Mr Derek Page: asked the Minister of Pensions and National Insurance what steps she is taking to ensure that agricultural gang workers are adequately covered by industrial insurance.
Mr Derek Page: Is my hon. Friend aware that the changing and transient nature of gang employment makes the enforcement of the legal requirements particularly difficult? Will he look at the difficulties of adequate coverage of workers in agricultural gangs?
Mr Derek Page: asked the Minister of Pensions and National Insurance what proportion of retired persons do not receive the State retirement pension in King's Lynn, Norfolk and the United Kingdom, respectively.
Mr Derek Page: Will my hon. Friend bear in mind the eagerness with which my constituents look forward to the implementation of the guaranteed minimum income?
Mr Derek Page: asked the Minister of Agriculture, Fisheries and Food what is the price of Irish strawberries offered for export to Britain; and what volume of imports he expects from Ireland.
Mr Derek Page: Does my hon. Friend agree that the figures he has given would not give any reason for the depression of British prices, but, on the other hand, will he bear in mind that we are well capable of growing all we need?
Mr Derek Page: I congratulate my right hon. Friend on a courageous and necessary Measure, but I want to take up the qualms which some of us feel about the Bill in dealing with the agricultural tied cottage. We do not have disagreements on this side of the House, as has been made clear. We have mutual elucidations. It will be very difficult to decide who is right in this process unless we have adequate data....
Mr Derek Page: Would the hon. Gentleman not agree that the eviction of even one farmworker is a crime against humanity?
Mr Derek Page: asked the Secretary of State for Education and Science what research has been conducted into the possible connection between benzene and leukaemia; and whether he will make a statement.
Mr Derek Page: Will my right hon. Friend bear in mind the concern which this information must raise among workers in the chemical industry where tremendous amounts of benzene are used? Will he give the greatest priority to this work?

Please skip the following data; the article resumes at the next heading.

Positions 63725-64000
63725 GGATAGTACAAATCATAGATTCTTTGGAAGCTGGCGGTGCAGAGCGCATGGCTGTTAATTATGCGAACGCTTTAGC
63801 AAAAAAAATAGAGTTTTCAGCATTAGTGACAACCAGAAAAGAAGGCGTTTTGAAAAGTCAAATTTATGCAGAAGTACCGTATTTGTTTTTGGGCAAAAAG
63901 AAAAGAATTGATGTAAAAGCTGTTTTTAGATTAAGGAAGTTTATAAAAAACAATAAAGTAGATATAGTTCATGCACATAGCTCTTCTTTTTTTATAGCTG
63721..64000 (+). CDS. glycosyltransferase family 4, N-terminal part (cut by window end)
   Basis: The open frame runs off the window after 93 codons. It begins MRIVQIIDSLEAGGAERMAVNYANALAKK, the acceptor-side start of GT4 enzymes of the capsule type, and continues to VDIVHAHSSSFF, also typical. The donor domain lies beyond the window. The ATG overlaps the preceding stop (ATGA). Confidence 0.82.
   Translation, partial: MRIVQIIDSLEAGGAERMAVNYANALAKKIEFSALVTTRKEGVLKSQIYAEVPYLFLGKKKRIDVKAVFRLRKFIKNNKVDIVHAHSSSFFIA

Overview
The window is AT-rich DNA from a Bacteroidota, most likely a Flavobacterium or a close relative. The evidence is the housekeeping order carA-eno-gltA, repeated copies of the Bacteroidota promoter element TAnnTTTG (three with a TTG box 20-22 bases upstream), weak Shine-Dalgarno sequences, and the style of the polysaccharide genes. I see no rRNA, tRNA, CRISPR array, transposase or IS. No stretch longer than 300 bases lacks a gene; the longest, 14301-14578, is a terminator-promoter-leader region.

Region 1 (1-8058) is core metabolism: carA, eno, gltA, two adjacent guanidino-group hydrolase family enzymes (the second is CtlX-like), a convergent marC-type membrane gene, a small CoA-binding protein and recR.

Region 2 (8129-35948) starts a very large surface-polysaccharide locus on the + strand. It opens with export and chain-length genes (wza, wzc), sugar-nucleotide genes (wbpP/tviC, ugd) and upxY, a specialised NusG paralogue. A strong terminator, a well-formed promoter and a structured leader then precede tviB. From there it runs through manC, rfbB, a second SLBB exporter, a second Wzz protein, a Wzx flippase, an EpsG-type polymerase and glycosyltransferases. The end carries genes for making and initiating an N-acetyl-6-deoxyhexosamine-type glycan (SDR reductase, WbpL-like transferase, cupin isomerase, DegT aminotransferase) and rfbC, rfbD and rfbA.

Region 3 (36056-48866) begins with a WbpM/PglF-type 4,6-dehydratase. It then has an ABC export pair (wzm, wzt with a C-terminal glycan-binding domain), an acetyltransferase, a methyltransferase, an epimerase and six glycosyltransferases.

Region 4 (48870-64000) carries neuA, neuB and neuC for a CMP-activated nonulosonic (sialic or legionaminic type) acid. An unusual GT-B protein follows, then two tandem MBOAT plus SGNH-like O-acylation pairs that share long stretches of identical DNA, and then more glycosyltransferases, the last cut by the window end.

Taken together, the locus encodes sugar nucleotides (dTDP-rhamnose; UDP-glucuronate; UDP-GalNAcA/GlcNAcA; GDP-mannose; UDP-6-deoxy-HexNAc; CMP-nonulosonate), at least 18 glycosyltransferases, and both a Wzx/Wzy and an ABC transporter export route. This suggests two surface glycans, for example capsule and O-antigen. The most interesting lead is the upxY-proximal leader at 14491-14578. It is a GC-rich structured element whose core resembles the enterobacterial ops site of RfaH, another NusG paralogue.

Mr Derek Page: asked the Prime Minister what representations he has received asking for the introduction of legislation to make it illegal for criminals to make money by selling their stories to the Press.
Mr Derek Page: Does not my right hon. Friend agree that the publication, for instance, of the Bossard memoirs by papers such as the Sunday Telegraph and the Daily Express appeared to show more concern for circulation than for the national interest? Does not my right hon. Friend think that this deplorable practice should have been referred to the Press Council?
Mr Derek Page: We must be careful in our analysis of this type of suggestion. Has my right hon. Friend noted that in the B.M.J. of 26th December, 1964, there is an analysis of drunken drivers which shows that only I per cent. were young?
Mr Derek Page: I welcome the initiative shown by the hon. Member for Crosby (Mr. Graham Page) and congratulate him on the persistence of his campaign on a very important problem. An analysis of the real facts of drinking while driving is not very easy. Several times during the debate we have heard that 17 per cent. of drivers in accidents have had too much to drink. This is, of course, slightly different...
Mr Derek Page: That may be true but I think that the commercial traveller does it because he thinks that the client expects it.
Mr Derek Page: We all know what convoluted minds commercial travellers are liable to develop and they always manage to say something to please the other man almost before he thinks about it. We would be very well advised to aim some heavy propaganda towards buyers and directors, asking them particularly not to encourage travellers who sell to them, and also their own travellers, to drink and drive. I...
Mr Derek Page: asked the Minister of Pensions and National Insurance how many applicants for National Assistance in the King's Lynn area are affected by the wage stop; what proportion this is of the total; and how these figures compare with the national average figures.
Mr Derek Page: I am most grateful to my hon. Friend for those figures, which I am sure he will realise bear out the fact that this iniquitous rule bears most hardly on areas of low earnings, such as Norfolk. Will he kindly bear that in mind, and will he also bear in mind the fact that recent rent rises have brought many of the lower-paid workers, such as farm workers, below the National Assistance level?...
Mr Derek Page: asked the Minister of Land and Natural Resources whether, in his study of the feasibility of a Wash barrage scheme, he will pay due regard to its effect on the port of King's Lynn.
Mr Derek Page: The man Bossard was convicted and sentenced to six months' goal at King's Lynn court in 1934 for a cheque fraud and during the proceedings it was not merely stated that he was a member of the Nazi Party but that he had been actively employed by it in a paid position on the Continent. Will my right hon. Friend assure himself that these facts were known to the Security Services? If not, why...